A 19-year-old girl was born of non-consanguineous marriage and presenting episodes of tremors since July 2013. One year later, she developed noticeably slow speech and movements. As a result, she came to a local neurological department for help. Based on a review of her chart, a neurological examination revealed marked postural and intention tremors of the hands, hypomimia, dysarthria, dysdipsia, and adiadochokinesis. Measurements of copper metabolism confirmed a diagnosis of WD: lower levels of serum ceruloplasmin (<0.079 g/L; normal range 0.2–0.6 g/L). The diagnosis of WD was confirmed by neurological symptoms, metabolism tests, and MRI scans. D-penicillamine and zinc sulfate treatment was initiated. Postural and intention tremors disappeared, and other symptoms and signs markedly improved after treatment. However, the patient stopped the treatment after 1 year as a result of poor compliance. The neurological symptoms were all markedly aggravated. As a result, she came to our department in 2016.

On arrival to our department, a neurological examination revealed marked postural and intention tremors of the hands, hypomimia, dysarthria, dysdipsia, adiadochokinesis, and ataxic gait. She had photophobia, nystagmus, and greatly decreased visual acuity. Slit lamp examination of the eyes revealed KF rings bilaterally (Fig. 1). Measurements of copper metabolism confirmed the diagnosis of WD: lower levels of serum ceruloplasmin (47.7 mg/L, normal range 200–420 mg/L), decreased copper serum levels (3.3 μmol/L, normal range 10.5–24.4 μmol/L), and increased urinary excretion of copper (109 μg/24 h). The results of MRI showed bilaterally symmetric hyperintensities involving the basal ganglia, thalami, and pons (Fig. 2). Interestingly, the patient also had very light skin color, blond hair and eyebrows, and dark brown eyelashes and irises. Because the association of dermatologic signs in WD has rarely been reported, OCA was highly suspected based on the clinical findings. As a result, we performed a genetic analysis for her and her family. The genetic study revealed the p. (Arg778Leu) mutation in 1 allele and the p. (Asn1270Ser) mutation in the other allele of the ATP7B gene, confirming the diagnosis of WD; the p. (D456fs) mutation in 1 allele and the p. (R299H) mutation in the other allele of the TYR gene, confirming the diagnosis of OCA.[8] During hospitalization, sodium dimercaptopropanesulfonate (DMPS) therapy was given intravenously. D-penicillamine and zinc sulfate treatment were maintained after discharge for long-term control of the disease. Her postural and intention tremor disappeared, and her other symptoms and signs markedly improved.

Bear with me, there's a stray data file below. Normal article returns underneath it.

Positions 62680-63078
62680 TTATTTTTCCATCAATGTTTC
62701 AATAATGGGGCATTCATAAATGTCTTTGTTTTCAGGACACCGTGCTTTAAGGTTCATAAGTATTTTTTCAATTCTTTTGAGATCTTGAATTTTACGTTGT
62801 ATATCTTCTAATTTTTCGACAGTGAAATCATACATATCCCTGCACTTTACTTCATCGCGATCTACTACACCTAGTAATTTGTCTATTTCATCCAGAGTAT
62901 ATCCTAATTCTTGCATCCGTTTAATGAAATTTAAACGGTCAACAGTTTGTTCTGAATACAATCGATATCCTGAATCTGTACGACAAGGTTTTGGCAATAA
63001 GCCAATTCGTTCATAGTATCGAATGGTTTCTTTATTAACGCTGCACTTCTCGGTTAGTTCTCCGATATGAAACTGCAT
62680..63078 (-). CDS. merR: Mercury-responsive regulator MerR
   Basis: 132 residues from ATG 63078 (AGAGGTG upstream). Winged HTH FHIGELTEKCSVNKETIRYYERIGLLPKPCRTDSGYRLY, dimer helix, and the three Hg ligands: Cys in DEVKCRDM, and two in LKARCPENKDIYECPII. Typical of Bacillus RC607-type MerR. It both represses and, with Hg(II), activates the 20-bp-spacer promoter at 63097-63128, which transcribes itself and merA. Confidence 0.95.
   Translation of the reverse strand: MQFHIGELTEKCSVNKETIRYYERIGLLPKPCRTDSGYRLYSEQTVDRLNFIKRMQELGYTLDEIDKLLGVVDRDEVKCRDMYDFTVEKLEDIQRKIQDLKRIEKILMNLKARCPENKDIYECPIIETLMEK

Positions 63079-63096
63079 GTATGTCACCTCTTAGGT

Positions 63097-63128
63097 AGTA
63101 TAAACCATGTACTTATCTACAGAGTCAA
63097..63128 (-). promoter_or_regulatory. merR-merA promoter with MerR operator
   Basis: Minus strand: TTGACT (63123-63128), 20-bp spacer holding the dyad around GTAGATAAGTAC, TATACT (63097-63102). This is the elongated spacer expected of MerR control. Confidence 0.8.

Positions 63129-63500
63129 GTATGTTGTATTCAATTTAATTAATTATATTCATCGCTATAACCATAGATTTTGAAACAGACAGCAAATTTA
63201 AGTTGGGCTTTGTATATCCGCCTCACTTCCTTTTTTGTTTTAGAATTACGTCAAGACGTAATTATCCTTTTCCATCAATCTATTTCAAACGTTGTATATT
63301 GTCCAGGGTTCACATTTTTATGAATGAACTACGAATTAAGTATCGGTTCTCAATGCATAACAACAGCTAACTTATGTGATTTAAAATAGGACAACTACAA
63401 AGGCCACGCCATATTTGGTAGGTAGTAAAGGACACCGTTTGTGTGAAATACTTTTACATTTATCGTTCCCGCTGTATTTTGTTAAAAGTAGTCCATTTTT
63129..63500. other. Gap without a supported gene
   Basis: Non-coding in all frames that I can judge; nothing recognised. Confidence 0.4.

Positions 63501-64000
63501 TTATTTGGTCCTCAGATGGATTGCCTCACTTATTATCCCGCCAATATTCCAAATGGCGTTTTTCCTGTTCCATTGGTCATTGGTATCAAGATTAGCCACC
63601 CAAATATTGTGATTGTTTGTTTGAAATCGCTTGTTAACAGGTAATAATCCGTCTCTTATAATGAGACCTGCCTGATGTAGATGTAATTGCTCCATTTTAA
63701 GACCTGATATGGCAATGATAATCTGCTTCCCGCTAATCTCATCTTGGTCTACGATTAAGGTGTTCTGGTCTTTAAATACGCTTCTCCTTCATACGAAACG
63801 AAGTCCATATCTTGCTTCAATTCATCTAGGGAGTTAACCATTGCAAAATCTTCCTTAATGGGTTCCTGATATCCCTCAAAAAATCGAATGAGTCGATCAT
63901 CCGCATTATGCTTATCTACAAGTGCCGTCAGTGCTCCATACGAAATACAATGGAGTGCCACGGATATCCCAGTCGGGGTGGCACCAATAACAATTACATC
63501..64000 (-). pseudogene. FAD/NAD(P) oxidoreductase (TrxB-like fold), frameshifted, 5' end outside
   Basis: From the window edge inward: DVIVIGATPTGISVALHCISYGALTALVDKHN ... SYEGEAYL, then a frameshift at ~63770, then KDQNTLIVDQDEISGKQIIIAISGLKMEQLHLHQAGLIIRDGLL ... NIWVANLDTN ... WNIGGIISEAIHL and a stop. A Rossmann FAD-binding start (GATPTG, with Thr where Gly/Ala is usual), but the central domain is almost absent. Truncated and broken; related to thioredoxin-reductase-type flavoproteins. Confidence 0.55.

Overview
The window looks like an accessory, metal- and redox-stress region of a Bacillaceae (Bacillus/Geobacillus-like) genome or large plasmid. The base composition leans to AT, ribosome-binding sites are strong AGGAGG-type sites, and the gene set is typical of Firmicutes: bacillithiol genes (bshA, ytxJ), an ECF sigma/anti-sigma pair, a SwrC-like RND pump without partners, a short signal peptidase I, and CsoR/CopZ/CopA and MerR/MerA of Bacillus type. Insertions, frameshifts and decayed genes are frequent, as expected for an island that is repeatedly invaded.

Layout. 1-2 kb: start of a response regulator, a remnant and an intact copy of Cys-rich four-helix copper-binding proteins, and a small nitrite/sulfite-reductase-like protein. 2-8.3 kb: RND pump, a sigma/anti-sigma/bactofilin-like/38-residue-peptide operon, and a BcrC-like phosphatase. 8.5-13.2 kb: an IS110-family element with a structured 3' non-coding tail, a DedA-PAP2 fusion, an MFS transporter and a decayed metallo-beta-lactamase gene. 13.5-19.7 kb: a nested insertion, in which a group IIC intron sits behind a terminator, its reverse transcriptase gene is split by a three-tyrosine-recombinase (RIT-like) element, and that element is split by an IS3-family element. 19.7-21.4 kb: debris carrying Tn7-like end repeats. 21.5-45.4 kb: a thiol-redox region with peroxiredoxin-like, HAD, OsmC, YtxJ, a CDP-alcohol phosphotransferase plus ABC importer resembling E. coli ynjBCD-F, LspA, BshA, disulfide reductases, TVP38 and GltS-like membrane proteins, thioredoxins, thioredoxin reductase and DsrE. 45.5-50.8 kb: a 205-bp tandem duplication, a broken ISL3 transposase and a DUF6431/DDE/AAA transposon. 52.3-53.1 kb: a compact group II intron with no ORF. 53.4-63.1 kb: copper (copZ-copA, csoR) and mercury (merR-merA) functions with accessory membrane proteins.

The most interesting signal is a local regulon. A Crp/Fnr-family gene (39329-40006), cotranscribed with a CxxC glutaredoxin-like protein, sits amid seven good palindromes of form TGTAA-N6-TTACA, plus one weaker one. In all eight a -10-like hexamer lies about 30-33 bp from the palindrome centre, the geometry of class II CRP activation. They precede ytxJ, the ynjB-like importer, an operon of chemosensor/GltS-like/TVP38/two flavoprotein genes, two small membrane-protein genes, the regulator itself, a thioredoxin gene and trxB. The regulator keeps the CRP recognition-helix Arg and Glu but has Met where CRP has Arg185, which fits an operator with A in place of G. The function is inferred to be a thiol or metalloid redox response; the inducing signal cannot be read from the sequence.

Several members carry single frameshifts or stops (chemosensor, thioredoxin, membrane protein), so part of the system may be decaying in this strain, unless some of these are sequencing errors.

Figure 1

Figure 1

Figure 2

Figure 2

The family history was positive for WD with a 14-year-old younger brother also being diagnosed with it. Genetic analysis revealed the p. (Arg778Leu) mutation in 1 allele and the p. (Asn1270Ser) mutation in the other allele of ATP7B. He has normal yellow skin, black hair and eyes, and the genetic analysis also confirmed he was negative for OCA. Her parents were negative for both OCA and WD.

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3 Discussion